A completely useless emotion.
But it can be a real contender to knock out our peace of mind in the family systems illness of addiction.
Regret can drive our thoughts like a hamster wheel with all the would haves and should haves that come with looking back at the array of manifestations of the disease racing through our families.
Where does that get us?
Just deeper in the hole of a problem-based view of our situation in this systems illness that impacts every member of a family.
I spent years living in regret during the years before my son entered a life of recovery.
Over and over and over, I wondered what I could have done differently to help my son avoid the disease of addiction that ran generationally in my family line.
And even though my family was not in a recovery solution at that time, there were still some good things going on in. But I literally wore out 100’s of pairs of mental sneakers running on that hamster wheel of regret. I was exhausted, and for others I was exhausting to be around because regret had so warped my existence.
Don’t get me wrong. To live a recovery-based solution it is absolutely necessary to identify and examine past behavior, patterns and choices that create addiction havoc in our lives.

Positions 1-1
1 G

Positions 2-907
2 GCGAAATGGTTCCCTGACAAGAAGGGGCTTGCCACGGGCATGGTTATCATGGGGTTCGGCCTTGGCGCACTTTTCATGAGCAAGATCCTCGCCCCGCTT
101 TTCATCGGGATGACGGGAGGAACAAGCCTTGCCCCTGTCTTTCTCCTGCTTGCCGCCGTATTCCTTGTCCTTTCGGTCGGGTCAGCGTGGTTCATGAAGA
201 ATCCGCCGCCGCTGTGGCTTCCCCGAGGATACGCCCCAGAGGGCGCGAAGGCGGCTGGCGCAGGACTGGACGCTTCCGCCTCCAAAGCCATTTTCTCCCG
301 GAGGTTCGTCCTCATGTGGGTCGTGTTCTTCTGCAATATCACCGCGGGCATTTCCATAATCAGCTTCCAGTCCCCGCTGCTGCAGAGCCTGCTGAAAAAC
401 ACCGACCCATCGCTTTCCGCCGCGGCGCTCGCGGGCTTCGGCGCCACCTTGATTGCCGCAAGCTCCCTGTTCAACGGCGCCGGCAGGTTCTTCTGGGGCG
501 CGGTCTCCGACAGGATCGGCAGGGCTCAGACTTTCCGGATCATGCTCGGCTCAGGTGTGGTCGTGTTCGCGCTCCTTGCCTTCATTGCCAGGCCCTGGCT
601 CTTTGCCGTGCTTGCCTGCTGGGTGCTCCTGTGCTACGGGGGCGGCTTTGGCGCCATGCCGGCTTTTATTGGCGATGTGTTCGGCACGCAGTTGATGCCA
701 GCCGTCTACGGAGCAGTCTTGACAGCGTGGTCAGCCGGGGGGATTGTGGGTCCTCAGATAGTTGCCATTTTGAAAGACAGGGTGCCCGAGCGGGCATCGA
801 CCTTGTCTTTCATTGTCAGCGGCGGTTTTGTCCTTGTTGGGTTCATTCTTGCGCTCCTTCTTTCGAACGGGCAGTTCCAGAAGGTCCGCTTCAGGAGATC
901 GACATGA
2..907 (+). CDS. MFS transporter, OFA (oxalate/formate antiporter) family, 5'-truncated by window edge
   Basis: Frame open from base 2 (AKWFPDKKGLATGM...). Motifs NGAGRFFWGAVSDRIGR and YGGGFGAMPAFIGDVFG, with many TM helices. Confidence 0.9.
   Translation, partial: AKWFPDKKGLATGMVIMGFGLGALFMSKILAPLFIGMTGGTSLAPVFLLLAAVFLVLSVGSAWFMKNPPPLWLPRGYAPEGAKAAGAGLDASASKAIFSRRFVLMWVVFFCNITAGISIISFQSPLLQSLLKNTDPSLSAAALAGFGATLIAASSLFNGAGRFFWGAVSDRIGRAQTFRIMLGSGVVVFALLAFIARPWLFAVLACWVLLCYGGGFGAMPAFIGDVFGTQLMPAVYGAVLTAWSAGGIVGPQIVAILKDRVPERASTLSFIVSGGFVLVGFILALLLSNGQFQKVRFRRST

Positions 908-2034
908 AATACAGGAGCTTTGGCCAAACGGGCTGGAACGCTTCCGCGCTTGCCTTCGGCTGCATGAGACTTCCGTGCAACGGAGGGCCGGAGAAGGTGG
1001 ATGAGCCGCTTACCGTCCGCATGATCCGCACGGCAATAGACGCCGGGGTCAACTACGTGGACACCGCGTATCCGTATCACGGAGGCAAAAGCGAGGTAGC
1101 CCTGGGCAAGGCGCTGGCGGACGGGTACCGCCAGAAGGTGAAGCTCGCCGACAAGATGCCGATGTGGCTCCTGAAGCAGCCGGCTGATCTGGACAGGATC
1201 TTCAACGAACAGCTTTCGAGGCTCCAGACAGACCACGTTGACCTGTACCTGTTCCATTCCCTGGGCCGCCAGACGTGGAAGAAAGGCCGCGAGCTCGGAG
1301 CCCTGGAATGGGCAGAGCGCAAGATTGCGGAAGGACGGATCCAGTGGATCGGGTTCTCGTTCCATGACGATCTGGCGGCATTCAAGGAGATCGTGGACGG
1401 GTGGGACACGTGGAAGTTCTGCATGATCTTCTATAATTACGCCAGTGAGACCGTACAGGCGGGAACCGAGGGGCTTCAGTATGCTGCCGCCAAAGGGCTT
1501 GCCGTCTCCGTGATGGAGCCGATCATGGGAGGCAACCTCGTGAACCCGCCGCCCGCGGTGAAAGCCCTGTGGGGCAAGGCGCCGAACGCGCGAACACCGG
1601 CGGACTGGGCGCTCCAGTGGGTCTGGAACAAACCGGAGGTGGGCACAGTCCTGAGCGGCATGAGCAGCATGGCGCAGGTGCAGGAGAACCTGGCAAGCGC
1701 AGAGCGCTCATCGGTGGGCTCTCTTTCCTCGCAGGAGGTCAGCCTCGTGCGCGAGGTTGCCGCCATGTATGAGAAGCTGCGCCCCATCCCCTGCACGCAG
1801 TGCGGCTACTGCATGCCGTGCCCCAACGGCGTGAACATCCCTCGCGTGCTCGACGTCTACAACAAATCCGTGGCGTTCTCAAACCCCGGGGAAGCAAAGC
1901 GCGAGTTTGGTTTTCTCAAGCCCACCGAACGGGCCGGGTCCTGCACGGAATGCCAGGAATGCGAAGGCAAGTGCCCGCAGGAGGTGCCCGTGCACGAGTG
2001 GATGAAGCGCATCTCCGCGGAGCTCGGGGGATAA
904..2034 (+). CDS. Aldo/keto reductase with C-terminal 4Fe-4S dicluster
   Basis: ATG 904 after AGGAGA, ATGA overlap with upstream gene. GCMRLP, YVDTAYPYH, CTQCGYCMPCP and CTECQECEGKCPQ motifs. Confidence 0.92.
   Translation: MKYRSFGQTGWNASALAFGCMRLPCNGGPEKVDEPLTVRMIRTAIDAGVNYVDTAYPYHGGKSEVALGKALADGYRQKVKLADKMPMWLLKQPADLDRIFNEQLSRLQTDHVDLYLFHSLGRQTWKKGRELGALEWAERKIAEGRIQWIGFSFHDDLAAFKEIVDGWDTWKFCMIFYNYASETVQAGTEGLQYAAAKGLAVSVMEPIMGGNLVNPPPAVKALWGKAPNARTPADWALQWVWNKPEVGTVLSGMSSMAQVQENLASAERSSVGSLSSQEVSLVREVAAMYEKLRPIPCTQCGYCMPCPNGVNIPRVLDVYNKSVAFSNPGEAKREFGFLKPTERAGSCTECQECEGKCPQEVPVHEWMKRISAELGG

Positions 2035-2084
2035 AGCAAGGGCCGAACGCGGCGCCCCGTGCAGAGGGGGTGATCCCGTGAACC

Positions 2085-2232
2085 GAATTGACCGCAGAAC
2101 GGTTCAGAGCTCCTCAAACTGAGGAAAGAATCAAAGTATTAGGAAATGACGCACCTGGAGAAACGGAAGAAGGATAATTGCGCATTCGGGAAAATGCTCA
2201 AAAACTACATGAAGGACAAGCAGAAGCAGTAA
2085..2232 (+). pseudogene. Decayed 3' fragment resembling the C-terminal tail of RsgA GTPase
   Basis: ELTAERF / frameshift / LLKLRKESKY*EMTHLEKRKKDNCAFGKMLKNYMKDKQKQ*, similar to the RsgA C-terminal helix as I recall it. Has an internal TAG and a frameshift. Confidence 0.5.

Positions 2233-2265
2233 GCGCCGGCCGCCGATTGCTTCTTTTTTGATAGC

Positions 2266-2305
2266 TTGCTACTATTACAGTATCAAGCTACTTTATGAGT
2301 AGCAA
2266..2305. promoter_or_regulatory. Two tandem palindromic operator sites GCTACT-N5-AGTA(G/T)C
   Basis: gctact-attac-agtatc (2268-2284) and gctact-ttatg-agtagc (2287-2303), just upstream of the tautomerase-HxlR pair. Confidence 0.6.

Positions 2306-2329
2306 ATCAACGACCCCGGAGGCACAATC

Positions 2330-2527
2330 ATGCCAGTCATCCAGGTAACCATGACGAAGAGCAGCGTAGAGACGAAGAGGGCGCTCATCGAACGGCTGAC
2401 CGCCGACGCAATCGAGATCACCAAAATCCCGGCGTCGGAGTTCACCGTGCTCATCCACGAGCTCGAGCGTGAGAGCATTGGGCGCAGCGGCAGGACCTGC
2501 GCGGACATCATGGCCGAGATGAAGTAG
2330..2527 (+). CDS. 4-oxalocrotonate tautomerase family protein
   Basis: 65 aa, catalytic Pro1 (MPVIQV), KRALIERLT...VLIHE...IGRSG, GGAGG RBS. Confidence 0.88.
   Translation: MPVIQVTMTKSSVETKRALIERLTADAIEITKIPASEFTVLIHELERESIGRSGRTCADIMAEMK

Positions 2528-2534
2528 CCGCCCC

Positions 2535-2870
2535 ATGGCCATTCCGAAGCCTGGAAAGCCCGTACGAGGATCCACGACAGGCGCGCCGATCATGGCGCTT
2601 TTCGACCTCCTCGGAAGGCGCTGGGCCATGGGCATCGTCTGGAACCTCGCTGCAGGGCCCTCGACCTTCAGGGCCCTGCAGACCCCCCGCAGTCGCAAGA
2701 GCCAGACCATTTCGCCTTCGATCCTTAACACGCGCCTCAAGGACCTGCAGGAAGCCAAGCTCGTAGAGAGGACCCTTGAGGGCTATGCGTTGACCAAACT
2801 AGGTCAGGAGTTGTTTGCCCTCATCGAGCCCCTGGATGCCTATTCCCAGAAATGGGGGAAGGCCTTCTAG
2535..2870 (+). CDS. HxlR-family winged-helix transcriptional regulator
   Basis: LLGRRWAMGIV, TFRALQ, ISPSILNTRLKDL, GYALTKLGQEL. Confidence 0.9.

That process requires courage, honesty and the help of wise guides.
But that process is vastly different from living on the hamster wheel of regret. It frees us to make new and better choices in our lives as we face the challenges of the systems disease of addiction.
Hop off the hamster wheel.
Seek mentors, counselors, trusted friends, faith-based support, fellowships and the deep calling of your own heart to learn from the past – and move the hell on.
How do you deal with regret?
What has helped you find better solutions for your life as you deal with the family systems illness of substance use disorder?
Please share here. We can all be inspired by our collective experience, strength and hope.
Nancy and her son, JP, are co-authors of Unchained: Our Family’s Addiction Mess Is Our Message. Their book tells the riveting true story of JP’s descent into opioid and alcohol addiction, homelessness and violence, to his recovery to become co-founder of a treatment health care system.